Pour a little camel milk into your next cup of coffee and discover the creamy goodness of the ‘white gold’ alternative to cow’s milk. By Naina Atri
The 21st-century hunt for the next best ‘superfood’ has produced some interesting finds, from cricket flour, as in the actual insect, to pearl powder made of boiled and crushed saltwater pearls. While it may be hard to distinguish between actual benefits and just plain old marketing hype, there is one superfood that deserves attention — camel milk.
Camel milk isn’t a new find and has been a staple in many African, Asian and Middle Eastern cultures. Nomadic African tribes have been consuming milk for its nutritional benefits for thousands of years. With higher quantities of Vitamin C, Iron and Calcium, camel milk is a nutrient-dense alternative to cow’s milk, albeit more expensive. But there are even more benefits that add to the allure of this ‘white gold’ — it is better suited to those who are lactose-intolerant and is even low fat, with a higher concentration of healthy fats that help control cholesterol levels. Camel-rearing is also said to be far more sustainable and is being heralded as the future of climate change.
The erstwhile traditional milk is now finding its way to trendy cafés all over the world. The Kulan Café in Nairobi, Kenya, is one of many that has included camel milk into its menu – from camel cappuccino to a camel pizza. For many, camel coffee taps into the nostalgia of the Somali culture.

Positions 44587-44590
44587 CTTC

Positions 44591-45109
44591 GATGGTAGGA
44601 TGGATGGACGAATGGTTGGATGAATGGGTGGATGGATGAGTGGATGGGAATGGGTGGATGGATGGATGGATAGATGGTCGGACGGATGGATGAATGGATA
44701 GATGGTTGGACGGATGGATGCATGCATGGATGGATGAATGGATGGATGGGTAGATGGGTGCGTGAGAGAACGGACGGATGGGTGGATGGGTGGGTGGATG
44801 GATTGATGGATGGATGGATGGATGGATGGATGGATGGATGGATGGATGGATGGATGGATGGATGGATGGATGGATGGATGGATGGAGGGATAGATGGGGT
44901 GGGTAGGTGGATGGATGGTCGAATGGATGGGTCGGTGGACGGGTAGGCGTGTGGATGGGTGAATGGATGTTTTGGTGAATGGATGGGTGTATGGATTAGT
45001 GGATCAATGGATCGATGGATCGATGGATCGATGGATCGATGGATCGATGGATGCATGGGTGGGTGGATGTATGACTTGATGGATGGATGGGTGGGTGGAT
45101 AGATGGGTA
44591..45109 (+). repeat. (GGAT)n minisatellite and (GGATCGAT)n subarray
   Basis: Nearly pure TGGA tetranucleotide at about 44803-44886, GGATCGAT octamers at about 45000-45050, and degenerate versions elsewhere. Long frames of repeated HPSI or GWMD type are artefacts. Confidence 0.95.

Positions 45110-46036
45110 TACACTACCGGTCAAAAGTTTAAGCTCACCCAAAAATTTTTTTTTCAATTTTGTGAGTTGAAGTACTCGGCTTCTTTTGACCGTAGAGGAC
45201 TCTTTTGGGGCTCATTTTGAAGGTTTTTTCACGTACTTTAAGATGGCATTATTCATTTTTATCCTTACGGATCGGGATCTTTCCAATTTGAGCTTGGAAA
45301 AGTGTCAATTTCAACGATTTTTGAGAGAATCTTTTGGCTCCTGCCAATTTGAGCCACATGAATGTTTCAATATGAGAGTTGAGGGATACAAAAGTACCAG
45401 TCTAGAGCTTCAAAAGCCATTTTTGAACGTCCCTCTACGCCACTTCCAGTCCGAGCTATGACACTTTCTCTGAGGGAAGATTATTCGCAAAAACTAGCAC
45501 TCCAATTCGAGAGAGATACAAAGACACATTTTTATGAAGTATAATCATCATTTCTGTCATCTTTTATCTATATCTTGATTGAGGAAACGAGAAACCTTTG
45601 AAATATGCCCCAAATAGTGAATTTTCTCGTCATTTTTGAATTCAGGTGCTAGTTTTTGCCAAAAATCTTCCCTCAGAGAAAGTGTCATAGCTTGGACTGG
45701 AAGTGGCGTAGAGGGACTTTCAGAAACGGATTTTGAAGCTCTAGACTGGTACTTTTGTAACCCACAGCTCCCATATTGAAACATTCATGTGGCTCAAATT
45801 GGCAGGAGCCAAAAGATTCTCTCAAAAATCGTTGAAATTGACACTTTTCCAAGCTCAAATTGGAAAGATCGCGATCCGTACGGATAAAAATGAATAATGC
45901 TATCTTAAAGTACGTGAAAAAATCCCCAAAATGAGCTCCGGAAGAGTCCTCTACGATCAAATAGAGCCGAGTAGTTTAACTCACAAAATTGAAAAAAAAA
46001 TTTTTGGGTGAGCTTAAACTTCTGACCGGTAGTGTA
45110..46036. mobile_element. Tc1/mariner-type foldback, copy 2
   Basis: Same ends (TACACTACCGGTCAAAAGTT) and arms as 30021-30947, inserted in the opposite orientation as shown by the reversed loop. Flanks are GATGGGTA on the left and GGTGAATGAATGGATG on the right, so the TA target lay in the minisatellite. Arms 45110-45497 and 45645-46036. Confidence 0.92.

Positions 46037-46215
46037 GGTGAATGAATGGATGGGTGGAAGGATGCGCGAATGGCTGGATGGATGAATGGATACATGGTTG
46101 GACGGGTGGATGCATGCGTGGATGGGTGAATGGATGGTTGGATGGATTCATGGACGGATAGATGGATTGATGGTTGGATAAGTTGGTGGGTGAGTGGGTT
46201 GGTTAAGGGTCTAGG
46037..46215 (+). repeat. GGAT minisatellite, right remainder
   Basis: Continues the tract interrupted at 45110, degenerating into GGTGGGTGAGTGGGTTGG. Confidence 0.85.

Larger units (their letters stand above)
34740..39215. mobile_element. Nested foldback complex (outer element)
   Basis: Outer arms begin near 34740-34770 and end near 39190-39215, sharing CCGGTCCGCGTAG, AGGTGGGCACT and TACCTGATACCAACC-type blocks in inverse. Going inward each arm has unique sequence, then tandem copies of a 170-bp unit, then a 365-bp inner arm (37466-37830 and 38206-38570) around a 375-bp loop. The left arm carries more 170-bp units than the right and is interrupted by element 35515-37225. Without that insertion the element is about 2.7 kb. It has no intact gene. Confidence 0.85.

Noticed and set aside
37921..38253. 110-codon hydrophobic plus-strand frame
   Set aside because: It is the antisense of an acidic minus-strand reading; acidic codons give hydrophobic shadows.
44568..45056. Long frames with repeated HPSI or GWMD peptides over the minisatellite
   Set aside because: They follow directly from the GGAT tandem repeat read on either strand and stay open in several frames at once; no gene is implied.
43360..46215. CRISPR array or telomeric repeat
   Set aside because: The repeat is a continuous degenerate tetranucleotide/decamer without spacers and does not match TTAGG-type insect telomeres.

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Like in Kenya, traditions are being modernised in the United Arab Emirates as well. In 2013, the British coffee chain, Costa Coffee, became the first international chain to offer camel milk as an alternative to cow’s milk at its UAE locations. The brand had also launched the Strawberry Camel Milk Cooler – a blend of fresh camel milk, strawberry and vanilla. In Abu Dhabi, the Ritz-Carlton, in that same year, hired a ‘camel milk mixologist’ to make camel milk non-alcoholic cocktails for Ramadan.
For many, camel coffees are an exciting novelty. In 2016, an Australian café called The Glasshouse Grind hit the coffee scene with its ‘camelccino’, a white camel milk cappuccino. The Willow Tea Rooms in Glasgow, Scotland introduced the ‘camelccino’ in its menu in 2019. The larger goal of the addition was to raise funds for female Kenyan camel milk traders.
The first #camelccino in Scotland!
Head to the @willowtearooms today to get yours, and support our work in #Kenya. #CamelMilk #coffee #Glasgow pic.twitter.com/qODvmrxMLj
— Mercy Corps – Europe (@mercycorps_uk) May 29, 2019
A UAE-based company, Camelicious, introduced a powder version in the USA, which hit Walmart’s virtual shelves in 2021. The powdered milk has gained popularity amongst health enthusiasts and those who struggle with the heaviness of cow’s milk.
So, while some caution is advised when judging ‘trendy superfoods’ when it comes to camel milk, there is centuries-old traditions and modern research that’ll make you feel at ease as you pour some white gold in your next cup of coffee.